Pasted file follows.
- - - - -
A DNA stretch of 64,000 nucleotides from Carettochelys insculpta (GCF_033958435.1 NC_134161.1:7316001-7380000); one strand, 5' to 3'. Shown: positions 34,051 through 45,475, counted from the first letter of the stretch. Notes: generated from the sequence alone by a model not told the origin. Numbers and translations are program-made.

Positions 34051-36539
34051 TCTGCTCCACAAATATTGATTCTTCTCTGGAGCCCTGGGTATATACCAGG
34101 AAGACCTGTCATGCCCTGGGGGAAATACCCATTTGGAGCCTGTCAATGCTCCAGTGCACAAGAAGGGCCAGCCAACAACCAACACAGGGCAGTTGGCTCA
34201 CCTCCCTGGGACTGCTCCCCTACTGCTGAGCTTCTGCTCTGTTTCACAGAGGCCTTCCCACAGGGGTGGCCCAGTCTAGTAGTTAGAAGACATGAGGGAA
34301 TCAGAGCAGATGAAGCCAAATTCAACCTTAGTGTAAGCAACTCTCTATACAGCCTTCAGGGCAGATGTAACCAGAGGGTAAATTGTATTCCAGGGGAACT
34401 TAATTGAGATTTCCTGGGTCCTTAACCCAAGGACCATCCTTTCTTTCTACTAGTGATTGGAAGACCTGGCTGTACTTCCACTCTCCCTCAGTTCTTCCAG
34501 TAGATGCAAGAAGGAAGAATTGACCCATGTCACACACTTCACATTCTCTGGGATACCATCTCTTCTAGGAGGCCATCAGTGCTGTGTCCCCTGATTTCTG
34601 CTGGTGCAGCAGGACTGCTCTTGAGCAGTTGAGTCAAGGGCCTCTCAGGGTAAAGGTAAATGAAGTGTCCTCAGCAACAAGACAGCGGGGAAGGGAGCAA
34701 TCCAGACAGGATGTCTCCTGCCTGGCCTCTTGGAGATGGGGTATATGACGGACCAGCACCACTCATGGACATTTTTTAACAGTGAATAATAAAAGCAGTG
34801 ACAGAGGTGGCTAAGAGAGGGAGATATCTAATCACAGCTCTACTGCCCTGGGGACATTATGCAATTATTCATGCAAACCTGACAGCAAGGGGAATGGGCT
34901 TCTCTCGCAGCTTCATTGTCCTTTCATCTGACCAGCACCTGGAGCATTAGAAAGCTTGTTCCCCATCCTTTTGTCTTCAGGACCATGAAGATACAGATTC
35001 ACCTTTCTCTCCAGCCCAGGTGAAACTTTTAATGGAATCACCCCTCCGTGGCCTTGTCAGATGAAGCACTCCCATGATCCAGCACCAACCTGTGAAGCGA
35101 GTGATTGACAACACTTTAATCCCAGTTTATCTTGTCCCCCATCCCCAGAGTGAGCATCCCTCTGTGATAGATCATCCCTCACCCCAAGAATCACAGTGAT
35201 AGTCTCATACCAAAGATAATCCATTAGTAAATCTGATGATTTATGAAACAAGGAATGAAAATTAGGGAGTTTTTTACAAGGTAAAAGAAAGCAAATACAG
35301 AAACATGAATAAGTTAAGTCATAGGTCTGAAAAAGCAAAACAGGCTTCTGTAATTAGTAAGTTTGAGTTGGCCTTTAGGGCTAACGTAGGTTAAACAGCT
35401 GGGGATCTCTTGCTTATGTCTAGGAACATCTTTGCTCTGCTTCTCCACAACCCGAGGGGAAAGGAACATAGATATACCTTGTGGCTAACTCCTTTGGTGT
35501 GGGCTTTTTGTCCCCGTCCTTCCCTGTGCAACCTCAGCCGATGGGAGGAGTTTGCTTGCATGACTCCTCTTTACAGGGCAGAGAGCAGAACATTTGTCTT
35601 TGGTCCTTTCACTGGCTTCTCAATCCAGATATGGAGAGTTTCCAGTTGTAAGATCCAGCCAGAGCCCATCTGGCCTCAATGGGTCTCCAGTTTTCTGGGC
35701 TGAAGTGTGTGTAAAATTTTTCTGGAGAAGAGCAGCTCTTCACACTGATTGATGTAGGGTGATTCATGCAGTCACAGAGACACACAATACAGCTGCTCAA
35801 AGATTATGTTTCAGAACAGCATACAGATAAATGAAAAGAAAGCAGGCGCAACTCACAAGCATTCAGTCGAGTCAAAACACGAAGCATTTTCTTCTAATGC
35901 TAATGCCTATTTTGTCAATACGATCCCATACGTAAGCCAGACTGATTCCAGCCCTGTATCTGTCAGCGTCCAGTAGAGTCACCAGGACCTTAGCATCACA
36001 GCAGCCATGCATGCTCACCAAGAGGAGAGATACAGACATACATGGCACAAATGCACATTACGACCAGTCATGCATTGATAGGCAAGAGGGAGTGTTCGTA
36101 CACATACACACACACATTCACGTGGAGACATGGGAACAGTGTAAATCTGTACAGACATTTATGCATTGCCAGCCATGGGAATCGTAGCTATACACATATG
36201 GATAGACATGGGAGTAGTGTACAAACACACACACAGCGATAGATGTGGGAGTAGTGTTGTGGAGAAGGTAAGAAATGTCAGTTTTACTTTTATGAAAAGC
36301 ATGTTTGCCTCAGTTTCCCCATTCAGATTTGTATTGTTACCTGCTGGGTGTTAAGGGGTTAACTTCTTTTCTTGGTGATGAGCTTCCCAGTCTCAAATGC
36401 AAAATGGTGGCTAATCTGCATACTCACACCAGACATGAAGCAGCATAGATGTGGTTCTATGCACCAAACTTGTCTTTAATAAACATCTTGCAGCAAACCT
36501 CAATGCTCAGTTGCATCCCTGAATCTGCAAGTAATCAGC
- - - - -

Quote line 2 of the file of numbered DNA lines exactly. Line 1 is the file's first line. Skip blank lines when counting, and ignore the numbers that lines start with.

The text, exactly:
Positions 34051-36539